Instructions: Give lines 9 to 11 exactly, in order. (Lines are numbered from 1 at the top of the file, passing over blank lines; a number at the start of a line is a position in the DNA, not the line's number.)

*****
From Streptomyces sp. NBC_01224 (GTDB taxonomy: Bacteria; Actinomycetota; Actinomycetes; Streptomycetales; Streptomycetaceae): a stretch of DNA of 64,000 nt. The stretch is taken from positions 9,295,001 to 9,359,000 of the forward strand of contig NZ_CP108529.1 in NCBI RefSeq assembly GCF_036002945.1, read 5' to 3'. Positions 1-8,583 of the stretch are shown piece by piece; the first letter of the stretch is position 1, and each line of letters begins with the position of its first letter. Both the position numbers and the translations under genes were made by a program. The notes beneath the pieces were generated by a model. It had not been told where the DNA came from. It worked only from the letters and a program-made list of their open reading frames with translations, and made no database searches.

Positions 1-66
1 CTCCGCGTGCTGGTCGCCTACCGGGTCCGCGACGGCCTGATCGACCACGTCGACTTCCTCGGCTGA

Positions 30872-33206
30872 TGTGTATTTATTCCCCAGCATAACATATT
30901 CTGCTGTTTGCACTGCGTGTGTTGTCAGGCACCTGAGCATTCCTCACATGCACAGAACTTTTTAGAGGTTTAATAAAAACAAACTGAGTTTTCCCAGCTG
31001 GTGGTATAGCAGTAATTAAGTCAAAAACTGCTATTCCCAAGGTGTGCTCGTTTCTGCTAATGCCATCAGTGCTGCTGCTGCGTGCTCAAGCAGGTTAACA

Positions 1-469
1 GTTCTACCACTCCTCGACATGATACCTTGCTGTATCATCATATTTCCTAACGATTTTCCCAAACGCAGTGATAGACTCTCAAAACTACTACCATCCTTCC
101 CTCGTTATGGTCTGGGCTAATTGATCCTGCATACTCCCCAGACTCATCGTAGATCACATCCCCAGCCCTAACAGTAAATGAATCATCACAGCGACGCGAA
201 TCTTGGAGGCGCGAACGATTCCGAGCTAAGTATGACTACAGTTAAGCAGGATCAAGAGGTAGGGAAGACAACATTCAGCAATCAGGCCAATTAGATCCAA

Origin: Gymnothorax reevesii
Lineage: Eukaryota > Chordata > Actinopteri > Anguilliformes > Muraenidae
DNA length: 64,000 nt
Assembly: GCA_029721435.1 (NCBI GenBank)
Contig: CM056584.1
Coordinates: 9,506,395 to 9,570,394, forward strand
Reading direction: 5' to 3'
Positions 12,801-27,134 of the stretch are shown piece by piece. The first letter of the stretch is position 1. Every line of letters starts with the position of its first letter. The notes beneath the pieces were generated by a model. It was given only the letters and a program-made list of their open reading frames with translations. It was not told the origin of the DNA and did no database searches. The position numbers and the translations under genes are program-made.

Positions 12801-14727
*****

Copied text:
1 GTTCTACCACTCCTCGACATGATACCTTGCTGTATCATCATATTTCCTAACGATTTTCCCAAACGCAGTGATAGACTCTCAAAACTACTACCATCCTTCC
101 CTCGTTATGGTCTGGGCTAATTGATCCTGCATACTCCCCAGACTCATCGTAGATCACATCCCCAGCCCTAACAGTAAATGAATCATCACAGCGACGCGAA
201 TCTTGGAGGCGCGAACGATTCCGAGCTAAGTATGACTACAGTTAAGCAGGATCAAGAGGTAGGGAAGACAACATTCAGCAATCAGGCCAATTAGATCCAA